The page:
Self-organizing neuruloids model developmental aspects of Huntington's disease in the ectodermal compartment


  • T. Haremaki
  • J.J. Metzger
  • T. Rito
  • M.Z. Ozair
  • F. Etoc
  • A.H. Brivanlou


  • Nature Biotechnology


  • Nat Biotechnol 37 (10): 1198-1208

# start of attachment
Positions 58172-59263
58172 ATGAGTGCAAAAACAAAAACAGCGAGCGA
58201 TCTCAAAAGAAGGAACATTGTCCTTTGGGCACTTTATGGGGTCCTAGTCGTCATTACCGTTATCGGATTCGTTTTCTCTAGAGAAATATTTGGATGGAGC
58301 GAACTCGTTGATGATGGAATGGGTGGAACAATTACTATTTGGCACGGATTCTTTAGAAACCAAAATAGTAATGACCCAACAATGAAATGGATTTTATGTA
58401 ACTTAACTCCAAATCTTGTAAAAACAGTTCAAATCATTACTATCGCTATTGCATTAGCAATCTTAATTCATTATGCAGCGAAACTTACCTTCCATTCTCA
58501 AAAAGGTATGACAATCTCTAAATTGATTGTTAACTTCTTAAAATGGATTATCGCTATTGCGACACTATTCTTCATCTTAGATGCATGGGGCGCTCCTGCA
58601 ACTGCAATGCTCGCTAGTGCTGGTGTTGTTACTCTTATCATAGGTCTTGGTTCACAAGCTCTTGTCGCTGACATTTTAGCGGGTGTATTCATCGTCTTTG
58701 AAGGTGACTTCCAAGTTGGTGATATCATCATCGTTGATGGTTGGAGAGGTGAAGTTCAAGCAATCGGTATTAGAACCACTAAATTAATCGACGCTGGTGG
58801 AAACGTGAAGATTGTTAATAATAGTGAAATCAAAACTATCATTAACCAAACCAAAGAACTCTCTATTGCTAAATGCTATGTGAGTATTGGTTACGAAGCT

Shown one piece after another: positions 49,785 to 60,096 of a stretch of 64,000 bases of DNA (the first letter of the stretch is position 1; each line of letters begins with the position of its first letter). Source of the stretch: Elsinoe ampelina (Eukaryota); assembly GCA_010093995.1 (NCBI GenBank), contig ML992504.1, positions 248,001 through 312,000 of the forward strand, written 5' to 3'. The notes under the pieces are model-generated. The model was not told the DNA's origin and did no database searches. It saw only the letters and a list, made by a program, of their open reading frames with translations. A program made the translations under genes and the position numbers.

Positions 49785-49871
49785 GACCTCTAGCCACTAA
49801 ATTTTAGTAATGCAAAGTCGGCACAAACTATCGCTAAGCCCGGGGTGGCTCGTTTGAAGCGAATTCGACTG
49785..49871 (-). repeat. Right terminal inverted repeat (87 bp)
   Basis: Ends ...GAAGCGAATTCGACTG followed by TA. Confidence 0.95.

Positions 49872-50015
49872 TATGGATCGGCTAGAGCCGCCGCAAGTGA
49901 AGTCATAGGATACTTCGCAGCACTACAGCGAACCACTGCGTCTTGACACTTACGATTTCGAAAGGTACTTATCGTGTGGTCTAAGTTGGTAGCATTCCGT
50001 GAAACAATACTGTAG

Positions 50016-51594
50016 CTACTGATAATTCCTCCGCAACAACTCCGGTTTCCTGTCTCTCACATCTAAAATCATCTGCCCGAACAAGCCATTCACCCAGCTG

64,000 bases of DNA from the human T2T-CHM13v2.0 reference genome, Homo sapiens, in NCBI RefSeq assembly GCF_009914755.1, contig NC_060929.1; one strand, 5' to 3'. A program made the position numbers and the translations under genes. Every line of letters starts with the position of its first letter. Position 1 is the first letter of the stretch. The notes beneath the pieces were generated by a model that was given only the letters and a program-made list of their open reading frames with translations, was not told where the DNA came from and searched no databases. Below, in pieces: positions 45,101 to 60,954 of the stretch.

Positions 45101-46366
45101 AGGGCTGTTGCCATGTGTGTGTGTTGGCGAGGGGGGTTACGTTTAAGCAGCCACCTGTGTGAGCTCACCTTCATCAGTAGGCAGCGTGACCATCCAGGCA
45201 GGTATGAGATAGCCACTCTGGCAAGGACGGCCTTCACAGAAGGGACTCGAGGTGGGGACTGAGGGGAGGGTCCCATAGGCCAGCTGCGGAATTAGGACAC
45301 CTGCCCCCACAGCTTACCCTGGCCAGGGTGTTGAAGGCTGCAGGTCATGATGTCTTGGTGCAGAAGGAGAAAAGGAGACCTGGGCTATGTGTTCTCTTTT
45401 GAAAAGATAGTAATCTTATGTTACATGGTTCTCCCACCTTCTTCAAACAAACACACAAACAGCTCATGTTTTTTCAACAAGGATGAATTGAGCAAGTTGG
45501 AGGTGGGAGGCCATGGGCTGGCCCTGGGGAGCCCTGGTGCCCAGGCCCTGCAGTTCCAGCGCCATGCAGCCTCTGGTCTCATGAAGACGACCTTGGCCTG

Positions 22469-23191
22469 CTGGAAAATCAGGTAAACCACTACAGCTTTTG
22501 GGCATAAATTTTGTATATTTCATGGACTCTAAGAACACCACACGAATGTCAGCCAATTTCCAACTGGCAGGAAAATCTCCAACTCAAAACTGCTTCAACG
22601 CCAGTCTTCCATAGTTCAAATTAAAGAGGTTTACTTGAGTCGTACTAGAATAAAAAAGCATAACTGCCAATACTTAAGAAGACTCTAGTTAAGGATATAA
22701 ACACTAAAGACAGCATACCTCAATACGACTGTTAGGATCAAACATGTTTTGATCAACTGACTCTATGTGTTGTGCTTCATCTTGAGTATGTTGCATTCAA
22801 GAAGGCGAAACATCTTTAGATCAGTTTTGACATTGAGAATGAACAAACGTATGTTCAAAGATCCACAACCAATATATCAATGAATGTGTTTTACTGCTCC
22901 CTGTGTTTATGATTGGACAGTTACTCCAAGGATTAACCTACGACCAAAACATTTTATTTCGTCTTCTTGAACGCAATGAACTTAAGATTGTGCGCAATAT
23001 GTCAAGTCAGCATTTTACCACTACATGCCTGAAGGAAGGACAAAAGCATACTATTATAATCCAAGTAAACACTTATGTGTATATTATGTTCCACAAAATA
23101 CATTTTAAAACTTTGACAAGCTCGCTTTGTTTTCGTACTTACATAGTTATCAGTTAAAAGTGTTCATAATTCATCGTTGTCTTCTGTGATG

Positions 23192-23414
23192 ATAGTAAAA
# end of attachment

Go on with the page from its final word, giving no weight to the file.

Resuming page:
• Harnessing the potential of human embryonic stem cells to mimic normal and aberrant development with standardized models is a pressing challenge. Here we use micropattern technology to recapitulate early human neurulation in large numbers of nearly identical structures called neuruloids. Dual-SMAD inhibition followed by bone morphogenic protein 4 stimulation induced self-organization of neuruloids harboring neural progenitors, neural crest, sensory placode and epidermis. Single-cell transcriptomics unveiled the precise identities and timing of fate specification. Investigation of the molecular mechanism of neuruloid self-organization revealed a pulse of pSMAD1 at the edge that induced epidermis, whose juxtaposition to central neural fates specifies neural crest and placodes, modulated by fibroblast growth factor and Wnt. Neuruloids provide a unique opportunity to study the developmental aspects of human diseases. Using isogenic Huntington's disease human embryonic stem cells and deep neural network analysis, we show how specific phenotypic signatures arise in our model of early human development as a consequence of mutant huntingtin protein, outlining an approach for phenotypic drug screening.